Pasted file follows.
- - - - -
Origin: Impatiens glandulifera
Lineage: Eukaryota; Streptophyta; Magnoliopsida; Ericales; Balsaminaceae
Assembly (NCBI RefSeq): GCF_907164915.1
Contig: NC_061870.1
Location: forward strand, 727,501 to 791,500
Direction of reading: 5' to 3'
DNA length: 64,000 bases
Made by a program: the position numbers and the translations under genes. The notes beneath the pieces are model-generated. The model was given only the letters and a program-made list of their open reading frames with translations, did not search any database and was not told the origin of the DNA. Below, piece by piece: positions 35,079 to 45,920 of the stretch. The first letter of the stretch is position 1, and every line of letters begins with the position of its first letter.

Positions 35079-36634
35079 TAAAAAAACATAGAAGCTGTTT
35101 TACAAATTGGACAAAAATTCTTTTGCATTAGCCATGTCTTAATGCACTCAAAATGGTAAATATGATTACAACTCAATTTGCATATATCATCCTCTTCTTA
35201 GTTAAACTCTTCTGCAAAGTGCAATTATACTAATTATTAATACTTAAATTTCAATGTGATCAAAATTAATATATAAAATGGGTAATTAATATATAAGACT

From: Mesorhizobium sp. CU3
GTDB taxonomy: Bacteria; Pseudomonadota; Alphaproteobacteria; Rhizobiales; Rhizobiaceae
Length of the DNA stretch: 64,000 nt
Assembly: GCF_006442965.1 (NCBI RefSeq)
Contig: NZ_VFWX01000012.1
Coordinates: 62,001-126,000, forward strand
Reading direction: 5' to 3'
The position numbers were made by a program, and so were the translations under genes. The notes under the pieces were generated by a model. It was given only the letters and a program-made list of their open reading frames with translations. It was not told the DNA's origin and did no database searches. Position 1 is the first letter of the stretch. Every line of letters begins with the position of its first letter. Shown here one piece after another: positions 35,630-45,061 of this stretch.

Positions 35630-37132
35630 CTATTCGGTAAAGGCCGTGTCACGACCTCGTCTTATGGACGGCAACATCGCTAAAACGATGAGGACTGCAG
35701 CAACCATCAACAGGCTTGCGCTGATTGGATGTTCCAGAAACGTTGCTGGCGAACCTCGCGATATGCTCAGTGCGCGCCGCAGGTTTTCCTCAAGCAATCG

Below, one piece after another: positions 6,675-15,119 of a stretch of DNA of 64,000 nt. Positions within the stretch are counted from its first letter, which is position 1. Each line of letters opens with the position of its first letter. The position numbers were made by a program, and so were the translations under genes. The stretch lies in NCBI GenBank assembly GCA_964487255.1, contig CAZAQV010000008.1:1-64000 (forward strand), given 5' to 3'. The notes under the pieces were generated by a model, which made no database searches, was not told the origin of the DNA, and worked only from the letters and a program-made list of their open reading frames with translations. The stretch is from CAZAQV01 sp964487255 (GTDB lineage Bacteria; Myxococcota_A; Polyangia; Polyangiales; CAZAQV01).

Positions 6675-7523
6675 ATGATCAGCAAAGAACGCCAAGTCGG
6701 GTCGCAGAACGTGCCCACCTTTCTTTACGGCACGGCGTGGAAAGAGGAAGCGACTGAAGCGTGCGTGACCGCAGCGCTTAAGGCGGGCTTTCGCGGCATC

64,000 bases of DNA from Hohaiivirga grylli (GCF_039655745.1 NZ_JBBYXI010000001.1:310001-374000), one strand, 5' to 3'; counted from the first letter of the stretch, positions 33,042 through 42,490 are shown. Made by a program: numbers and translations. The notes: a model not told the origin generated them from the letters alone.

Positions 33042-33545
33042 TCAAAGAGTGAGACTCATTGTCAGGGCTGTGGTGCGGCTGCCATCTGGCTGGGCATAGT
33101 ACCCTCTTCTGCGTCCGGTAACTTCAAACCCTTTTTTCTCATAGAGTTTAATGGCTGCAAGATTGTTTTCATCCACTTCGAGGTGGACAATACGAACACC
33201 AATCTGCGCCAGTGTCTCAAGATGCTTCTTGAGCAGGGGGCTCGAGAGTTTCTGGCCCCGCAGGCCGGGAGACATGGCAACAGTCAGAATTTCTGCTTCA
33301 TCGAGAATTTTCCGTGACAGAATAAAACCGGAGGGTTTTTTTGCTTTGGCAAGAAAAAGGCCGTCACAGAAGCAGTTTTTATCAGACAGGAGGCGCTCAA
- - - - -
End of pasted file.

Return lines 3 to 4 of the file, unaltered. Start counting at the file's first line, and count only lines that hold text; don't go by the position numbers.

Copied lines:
Assembly (NCBI RefSeq): GCF_907164915.1
Contig: NC_061870.1